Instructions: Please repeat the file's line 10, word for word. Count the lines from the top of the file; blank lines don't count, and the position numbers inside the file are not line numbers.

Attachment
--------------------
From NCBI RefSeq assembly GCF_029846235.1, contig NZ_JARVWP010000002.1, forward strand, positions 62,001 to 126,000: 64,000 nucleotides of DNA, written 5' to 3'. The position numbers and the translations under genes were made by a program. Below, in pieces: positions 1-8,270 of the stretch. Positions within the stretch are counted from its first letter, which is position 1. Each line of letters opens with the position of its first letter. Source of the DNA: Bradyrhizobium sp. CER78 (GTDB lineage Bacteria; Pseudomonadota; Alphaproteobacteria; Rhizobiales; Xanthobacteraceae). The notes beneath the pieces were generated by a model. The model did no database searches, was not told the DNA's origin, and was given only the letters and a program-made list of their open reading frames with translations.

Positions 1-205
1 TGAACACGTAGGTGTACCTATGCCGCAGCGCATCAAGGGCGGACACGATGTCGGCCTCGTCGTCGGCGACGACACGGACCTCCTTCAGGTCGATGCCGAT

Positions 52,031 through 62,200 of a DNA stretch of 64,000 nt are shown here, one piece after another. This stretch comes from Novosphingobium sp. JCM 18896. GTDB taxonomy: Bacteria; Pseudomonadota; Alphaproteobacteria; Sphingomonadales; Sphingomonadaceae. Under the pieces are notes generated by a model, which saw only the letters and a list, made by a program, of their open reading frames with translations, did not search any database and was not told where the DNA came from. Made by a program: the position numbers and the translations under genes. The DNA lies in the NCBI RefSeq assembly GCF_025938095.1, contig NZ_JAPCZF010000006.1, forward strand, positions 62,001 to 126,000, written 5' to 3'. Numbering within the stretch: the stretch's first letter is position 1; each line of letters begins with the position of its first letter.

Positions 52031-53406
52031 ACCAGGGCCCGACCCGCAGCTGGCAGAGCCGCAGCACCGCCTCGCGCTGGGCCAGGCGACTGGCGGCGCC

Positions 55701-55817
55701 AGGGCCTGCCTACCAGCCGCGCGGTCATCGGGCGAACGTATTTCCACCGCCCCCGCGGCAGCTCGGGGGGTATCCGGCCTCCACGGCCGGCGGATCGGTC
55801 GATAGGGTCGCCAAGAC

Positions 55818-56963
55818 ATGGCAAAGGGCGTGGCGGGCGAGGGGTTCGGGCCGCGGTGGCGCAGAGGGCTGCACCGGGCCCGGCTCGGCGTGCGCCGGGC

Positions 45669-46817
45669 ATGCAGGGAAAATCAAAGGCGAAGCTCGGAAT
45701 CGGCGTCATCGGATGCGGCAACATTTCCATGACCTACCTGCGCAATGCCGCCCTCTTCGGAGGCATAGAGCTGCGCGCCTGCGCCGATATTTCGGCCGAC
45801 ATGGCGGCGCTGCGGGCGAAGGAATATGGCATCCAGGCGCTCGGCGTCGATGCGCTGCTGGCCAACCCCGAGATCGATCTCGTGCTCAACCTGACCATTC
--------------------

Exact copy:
Positions 55818-56963